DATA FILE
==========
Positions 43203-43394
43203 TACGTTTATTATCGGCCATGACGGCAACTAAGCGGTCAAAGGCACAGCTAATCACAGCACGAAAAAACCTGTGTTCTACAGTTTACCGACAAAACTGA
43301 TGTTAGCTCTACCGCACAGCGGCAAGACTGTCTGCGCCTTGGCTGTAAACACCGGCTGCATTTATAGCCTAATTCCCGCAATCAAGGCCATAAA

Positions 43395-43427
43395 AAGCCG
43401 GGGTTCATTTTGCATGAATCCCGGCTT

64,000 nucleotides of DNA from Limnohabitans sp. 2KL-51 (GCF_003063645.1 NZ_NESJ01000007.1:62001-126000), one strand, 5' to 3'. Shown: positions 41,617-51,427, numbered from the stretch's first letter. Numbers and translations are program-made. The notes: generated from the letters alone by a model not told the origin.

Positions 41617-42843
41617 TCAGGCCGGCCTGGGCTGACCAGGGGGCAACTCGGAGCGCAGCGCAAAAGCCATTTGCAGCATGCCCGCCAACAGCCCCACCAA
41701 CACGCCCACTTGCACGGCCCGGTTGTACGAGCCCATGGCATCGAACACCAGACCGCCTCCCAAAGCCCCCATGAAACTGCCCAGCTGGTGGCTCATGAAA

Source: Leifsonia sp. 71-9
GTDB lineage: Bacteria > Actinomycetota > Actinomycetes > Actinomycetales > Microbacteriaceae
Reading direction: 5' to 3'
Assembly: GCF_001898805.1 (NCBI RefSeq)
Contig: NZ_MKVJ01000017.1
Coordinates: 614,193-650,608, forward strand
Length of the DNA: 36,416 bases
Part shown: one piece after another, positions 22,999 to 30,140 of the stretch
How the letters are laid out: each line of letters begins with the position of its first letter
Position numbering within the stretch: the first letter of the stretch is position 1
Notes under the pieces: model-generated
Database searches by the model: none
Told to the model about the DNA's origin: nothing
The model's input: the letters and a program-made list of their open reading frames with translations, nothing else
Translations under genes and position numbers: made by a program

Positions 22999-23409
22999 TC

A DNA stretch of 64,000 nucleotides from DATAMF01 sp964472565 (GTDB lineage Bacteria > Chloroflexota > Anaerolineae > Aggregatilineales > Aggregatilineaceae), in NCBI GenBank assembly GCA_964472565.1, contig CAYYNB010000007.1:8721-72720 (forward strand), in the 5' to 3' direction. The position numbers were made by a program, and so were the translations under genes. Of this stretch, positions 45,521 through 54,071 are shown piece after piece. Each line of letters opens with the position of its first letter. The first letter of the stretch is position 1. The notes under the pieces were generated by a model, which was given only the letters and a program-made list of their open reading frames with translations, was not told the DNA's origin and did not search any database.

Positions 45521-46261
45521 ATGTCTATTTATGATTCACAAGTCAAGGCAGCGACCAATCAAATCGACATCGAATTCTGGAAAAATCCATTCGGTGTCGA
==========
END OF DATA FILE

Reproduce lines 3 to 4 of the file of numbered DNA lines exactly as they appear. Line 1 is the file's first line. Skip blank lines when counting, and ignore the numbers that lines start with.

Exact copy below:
43301 TGTTAGCTCTACCGCACAGCGGCAAGACTGTCTGCGCCTTGGCTGTAAACACCGGCTGCATTTATAGCCTAATTCCCGCAATCAAGGCCATAAA

Positions 43395-43427